What Is Autonomous Sensory Meridian Response?

Medically Reviewed by Jennifer Casarella, MD on September 18, 2021

Autonomous sensory meridian response, or ASMR, causes a tingling sensation in your head and neck after triggers like repetitive movements or whispering. Most people describe the tingling as very relaxing, even pleasurable.

Scientists have only recently started studying ASMR, and there’s a lot they don't know about it. Experts are still looking at whether ASMR might be a tool to help people with things like depression, anxiety, and insomnia.

How It Feels

People who write about the sensation of ASMR sometimes call it a “brain orgasm.”

The tingling it causes isn't the same as that shivery feeling (also known as “chills”) you get from an emotional experience like hearing a beautiful piece of music. Experts say the difference between the two is where you have it.

“Chills” tend to happen all over, and at once. The tingling of ASMR starts in the head and neck, and it can sometimes move to your arms and legs. It may also happen in waves or pulses.

What Triggers It?

The pleasure sensation that happens with ASMR can crop up after certain:

  • Sounds
  • Sights
  • Smells
  • Textures

Everyone’s triggers are different. They tend to be quiet and repetitive movements and sounds. Common examples include:

  • Hair brushing
  • Folding towels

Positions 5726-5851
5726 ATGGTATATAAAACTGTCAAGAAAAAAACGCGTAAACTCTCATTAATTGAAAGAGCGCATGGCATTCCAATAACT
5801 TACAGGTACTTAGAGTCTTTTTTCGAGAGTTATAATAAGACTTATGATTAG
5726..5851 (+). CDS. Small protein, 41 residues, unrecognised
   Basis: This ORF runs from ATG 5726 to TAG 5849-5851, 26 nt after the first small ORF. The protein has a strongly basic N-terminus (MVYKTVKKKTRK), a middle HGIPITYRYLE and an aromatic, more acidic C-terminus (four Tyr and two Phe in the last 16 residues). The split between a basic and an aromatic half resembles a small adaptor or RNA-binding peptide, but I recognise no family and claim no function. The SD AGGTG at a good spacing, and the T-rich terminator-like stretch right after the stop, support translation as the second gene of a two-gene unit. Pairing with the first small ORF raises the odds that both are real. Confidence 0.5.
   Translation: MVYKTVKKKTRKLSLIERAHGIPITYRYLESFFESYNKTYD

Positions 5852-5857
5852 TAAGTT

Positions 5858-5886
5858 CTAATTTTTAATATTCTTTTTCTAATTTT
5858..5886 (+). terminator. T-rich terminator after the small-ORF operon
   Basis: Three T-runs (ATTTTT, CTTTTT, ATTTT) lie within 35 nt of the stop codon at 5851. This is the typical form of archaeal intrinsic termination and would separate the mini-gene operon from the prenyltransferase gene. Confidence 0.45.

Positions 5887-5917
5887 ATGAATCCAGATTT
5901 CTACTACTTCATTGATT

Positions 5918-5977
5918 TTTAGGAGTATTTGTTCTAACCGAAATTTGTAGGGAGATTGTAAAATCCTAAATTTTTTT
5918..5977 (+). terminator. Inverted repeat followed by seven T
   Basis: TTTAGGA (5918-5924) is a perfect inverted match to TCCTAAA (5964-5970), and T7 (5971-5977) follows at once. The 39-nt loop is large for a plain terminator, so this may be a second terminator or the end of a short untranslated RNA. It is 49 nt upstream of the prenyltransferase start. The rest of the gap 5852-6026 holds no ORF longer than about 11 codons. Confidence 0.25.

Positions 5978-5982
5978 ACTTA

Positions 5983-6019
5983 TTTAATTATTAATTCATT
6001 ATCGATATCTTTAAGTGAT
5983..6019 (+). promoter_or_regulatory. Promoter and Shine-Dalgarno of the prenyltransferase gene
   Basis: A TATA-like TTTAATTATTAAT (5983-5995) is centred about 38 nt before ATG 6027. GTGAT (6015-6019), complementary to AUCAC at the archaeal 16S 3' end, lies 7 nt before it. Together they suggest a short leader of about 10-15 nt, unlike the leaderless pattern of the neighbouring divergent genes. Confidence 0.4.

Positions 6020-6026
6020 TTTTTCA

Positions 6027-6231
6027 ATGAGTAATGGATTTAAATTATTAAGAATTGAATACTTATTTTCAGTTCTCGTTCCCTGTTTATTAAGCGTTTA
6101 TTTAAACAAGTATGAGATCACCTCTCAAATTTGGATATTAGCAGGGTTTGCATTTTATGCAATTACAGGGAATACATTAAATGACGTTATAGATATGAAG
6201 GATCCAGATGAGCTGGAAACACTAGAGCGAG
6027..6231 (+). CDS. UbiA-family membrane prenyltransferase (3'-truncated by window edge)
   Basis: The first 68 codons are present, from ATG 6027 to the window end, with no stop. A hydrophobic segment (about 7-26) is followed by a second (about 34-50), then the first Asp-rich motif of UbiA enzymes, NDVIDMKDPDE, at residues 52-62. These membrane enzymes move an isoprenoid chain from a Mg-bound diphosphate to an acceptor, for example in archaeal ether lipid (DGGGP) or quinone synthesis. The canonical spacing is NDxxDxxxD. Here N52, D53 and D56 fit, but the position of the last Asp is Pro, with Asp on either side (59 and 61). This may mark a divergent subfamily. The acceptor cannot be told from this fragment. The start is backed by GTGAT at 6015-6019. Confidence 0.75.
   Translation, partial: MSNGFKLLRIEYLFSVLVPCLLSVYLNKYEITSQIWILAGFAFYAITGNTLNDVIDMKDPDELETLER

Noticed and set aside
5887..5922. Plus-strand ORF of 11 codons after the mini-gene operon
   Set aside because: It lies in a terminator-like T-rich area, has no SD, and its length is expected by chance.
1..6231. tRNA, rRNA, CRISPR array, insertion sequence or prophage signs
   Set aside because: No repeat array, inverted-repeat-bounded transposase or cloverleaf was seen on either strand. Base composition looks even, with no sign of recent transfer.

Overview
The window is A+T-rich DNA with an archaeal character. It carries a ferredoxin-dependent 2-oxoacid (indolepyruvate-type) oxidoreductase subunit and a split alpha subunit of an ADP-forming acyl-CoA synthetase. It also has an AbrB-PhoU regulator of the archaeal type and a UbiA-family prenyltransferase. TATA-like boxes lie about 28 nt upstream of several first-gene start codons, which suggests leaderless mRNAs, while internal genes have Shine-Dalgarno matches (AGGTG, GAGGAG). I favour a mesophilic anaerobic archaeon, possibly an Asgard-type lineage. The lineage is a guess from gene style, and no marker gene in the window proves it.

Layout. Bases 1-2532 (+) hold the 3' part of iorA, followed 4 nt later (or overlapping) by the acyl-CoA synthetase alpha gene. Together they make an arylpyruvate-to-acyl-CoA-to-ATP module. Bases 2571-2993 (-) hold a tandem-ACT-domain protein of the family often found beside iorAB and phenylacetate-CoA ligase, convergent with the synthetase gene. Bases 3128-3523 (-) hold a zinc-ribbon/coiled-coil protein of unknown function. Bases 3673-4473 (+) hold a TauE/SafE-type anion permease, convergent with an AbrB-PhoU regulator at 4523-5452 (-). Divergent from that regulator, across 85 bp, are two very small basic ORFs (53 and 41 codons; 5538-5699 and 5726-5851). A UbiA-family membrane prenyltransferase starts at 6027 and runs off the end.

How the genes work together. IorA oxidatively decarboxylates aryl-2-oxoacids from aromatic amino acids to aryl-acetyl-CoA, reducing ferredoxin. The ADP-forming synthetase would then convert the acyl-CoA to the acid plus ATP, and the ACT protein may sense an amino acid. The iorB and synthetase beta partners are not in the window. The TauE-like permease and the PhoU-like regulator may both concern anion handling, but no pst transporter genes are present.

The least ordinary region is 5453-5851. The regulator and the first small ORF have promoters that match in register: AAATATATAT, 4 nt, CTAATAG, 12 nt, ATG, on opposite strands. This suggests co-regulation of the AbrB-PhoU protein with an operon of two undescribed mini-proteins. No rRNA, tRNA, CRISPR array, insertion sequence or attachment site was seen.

• Flipping magazine pages
  • Whispering
  • Rain
  • Light tapping
  • Crisp sounds, like crunchy leaves or biting into an apple
  • Slow movements

You can also get it when someone is paying close attention to you, such as during a medical exam or a haircut.

ASMR as a Treatment Tool

The relaxed feeling you get from ASMR may help you sleep. In one study, scientists found that most people liked to watch videos of the noises and sounds that trigger their ASMR before they go to bed.

The same study looked at how ASMR changes your mood. Most people said triggering their ASMR helped them with symptoms of depression.

It’s only a temporary fix, though. The effect fades a few hours after the tingling sensation does.

Scientists don't know why ASMR happens or if it can treat things like stress, insomnia, anxiety, panic disorders, or depression. In part, it’s because everyone who has ASMR feels the sensation differently.

Scientists hope to do more studies of the brain during ASMR to get more clues about it.

Show Sources


Frontiers in Psychology: “An Examination of Personality Traits Associated with Autonomous Sensory Meridian Response (ASMR).”

National Sleep Foundation: “What is ASMR?”

PeerJ: “Autonomous Sensory Meridian Response (ASMR): A flow-like mental state.”

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